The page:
Take the 2-minute tour ×
Stack Overflow is a question and answer site for professional and enthusiast programmers. It's 100% free, no registration required.

Recently, I needed to convert a series of dates from the form "July 25, 2010" to the standard R format "2010-07-25":

> head(old.data$dateoccurred)`
[1] "April 9, 2004"     "September 1, 2004" "February 7, 2005

To solve this, I would like to make a 12-case switch-statement that returns the the numeric representation of a month; however, R does not support a native switch (at least, I could not find one).

As such, what is the most R-like way to create a switch?

share|improve this question

2 Answers 2

up vote 5 down vote accepted

DrewConway nicely answers the switch question. The underlying date question has functions specifically for it. strptime() will convert the string to a standard time object which you can format as anything you like.

strptime("September 1, 2004", "%B %d, %Y")

[1] "2004-09-01"

(of course the string constant in the expression above can be replaced with your vector of strings)

share|improve this answer
    
Thanks, John. I did not know of that function. –  DrewConway Jul 26 '10 at 11:27

This answer is inspired by the use of dict in Python to replicate switch behavior. Rather than have a native switch, create a list that is indexed by the month names with values for the numeric equivalent:

months<-list("January"="01","February"="02","March"="03","April"="04","May"="05","June"="06","July"="07","August"="08","September"="09","October"="10","November"="11","December"="12")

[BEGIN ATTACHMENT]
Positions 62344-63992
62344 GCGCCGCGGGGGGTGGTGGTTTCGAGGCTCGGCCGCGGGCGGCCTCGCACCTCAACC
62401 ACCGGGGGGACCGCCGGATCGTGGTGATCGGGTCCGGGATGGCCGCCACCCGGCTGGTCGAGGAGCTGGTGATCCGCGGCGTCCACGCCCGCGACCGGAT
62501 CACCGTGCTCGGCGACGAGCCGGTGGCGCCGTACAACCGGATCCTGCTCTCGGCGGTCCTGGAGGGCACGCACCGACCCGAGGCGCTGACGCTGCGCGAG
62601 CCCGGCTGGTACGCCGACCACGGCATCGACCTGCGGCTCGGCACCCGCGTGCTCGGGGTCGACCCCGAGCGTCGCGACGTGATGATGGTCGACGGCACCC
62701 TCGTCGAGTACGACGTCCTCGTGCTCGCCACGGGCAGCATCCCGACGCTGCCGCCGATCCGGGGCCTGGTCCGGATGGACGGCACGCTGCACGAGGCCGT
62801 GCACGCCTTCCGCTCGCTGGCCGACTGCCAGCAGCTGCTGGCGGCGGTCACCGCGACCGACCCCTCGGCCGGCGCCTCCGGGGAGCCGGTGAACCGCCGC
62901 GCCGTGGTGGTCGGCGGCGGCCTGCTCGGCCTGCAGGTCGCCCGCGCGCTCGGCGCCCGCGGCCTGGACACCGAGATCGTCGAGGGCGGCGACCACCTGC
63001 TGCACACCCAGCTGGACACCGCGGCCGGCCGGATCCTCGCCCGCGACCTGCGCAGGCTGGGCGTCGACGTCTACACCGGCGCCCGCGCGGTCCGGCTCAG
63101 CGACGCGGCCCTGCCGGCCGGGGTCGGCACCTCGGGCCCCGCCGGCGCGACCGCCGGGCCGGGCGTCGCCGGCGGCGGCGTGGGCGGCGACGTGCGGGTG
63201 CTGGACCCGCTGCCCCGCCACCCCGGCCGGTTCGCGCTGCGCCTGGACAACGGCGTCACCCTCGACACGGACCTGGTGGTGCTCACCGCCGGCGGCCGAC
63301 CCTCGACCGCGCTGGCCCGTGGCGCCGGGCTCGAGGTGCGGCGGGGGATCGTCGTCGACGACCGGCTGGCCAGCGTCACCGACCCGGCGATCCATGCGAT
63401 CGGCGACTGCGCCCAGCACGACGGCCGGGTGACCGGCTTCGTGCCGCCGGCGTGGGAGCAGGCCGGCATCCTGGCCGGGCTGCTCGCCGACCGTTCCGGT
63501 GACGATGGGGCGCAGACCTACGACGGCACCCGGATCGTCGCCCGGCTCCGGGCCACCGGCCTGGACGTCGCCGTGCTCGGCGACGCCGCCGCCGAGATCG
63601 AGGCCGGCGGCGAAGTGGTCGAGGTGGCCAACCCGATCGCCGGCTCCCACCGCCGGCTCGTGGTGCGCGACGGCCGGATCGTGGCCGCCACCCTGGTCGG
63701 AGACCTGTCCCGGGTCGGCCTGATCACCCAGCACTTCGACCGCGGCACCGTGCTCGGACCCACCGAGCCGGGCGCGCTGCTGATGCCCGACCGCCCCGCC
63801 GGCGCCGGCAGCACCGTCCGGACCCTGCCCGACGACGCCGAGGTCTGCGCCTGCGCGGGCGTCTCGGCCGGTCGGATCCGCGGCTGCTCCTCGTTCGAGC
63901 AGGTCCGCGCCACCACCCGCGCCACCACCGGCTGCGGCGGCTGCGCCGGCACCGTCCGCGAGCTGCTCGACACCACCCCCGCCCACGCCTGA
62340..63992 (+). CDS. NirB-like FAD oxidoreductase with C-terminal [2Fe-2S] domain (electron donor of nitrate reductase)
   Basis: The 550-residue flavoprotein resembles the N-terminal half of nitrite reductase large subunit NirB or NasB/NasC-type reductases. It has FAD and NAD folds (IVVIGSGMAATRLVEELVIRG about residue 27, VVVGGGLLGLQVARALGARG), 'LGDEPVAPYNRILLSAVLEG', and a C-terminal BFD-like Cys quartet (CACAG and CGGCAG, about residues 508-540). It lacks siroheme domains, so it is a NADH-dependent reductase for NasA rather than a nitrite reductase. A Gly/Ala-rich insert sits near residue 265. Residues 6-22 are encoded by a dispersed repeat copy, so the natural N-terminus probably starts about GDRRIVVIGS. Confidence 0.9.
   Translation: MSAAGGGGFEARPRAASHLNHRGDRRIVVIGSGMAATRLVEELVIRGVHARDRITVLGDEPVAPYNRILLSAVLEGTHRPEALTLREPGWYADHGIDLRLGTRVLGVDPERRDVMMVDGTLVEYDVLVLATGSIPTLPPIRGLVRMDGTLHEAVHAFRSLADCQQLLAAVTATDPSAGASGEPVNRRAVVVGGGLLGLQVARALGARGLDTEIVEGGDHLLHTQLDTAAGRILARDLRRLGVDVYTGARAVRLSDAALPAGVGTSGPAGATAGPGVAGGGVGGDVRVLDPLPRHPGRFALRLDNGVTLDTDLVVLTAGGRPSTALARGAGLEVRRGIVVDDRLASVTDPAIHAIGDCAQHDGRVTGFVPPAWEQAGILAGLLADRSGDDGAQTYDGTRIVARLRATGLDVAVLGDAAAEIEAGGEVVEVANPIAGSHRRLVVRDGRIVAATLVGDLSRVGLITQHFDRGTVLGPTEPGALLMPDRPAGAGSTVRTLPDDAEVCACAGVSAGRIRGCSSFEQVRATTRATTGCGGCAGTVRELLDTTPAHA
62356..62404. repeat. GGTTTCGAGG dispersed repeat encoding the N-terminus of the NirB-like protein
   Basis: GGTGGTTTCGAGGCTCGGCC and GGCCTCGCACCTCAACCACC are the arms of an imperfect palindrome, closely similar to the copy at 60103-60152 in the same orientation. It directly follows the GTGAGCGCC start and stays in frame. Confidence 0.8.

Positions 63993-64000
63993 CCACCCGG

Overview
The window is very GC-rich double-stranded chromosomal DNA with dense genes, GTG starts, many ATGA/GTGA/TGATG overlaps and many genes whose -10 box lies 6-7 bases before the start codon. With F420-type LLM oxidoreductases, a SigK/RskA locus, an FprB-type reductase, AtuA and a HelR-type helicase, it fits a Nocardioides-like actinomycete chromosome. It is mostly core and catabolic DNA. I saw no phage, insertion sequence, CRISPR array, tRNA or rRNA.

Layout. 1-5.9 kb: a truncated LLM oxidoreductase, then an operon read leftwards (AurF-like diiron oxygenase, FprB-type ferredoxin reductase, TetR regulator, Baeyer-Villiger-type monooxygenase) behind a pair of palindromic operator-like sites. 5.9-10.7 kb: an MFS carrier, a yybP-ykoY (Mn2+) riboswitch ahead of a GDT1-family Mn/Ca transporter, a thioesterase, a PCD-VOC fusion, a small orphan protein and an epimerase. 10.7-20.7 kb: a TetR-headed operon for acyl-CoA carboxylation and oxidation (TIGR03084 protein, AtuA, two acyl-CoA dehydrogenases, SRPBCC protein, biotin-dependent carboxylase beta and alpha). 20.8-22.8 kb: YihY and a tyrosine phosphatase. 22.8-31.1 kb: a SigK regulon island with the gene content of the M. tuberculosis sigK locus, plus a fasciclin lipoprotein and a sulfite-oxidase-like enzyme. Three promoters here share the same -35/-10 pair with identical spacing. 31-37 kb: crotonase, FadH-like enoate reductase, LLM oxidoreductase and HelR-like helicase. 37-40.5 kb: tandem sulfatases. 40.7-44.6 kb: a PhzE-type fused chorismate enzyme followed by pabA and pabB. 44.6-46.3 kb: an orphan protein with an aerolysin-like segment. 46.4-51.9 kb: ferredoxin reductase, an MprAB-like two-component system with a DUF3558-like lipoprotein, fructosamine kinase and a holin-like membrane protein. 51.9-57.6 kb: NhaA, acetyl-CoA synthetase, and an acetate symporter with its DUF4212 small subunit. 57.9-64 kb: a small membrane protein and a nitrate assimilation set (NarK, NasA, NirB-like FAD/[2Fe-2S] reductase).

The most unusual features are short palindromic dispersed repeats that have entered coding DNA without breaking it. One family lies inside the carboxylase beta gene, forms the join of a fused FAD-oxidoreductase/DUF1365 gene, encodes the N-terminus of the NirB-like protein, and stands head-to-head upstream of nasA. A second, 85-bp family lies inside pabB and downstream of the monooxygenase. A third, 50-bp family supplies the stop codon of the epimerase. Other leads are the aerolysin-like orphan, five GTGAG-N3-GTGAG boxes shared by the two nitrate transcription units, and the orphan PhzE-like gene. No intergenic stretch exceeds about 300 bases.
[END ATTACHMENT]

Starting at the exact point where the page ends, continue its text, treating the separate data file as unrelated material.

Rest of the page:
With this list, it is straightforward to use sapply to create the conversion:

new.dates<-sapply(as.character(old.data$dateoccurred),function(x) paste(strsplit(x," ")[[1]][3],month.convert(strsplit(x," ")[[1]][1]),sub(",","",strsplit(x," ")[[1]][2]),sep="-"))

Now we have the data formatted the way I wanted.

head(new.data$dateoccurred)
[1] 2004-04-09 2004-09-01 2005-02-07 2005-02-19 2005-02-22 2005-03-11
264 Levels: 2004-04-09 2004-09-01 2005-02-07 2005-02-19 2005-02-22 2005-03-11 2005-03-15 2005-03-19 2005-05-13 2005-06-28 2005-06-29 2005-07-05 ... 2009-12-22
share|improve this answer
    
Nice trick, Drew, but the R-ish way to do this is indeed in John's answer. Parse the date strings into Date() types (that you can validate, compute on, do difftime() with etc pp) and then format back to whichever other textual representation you prefer. –  Dirk Eddelbuettel Jul 26 '10 at 1:42

Your Answer

 
discard

By posting your answer, you agree to the privacy policy and terms of service.

Not the answer you're looking for? Browse other questions tagged or ask your own question.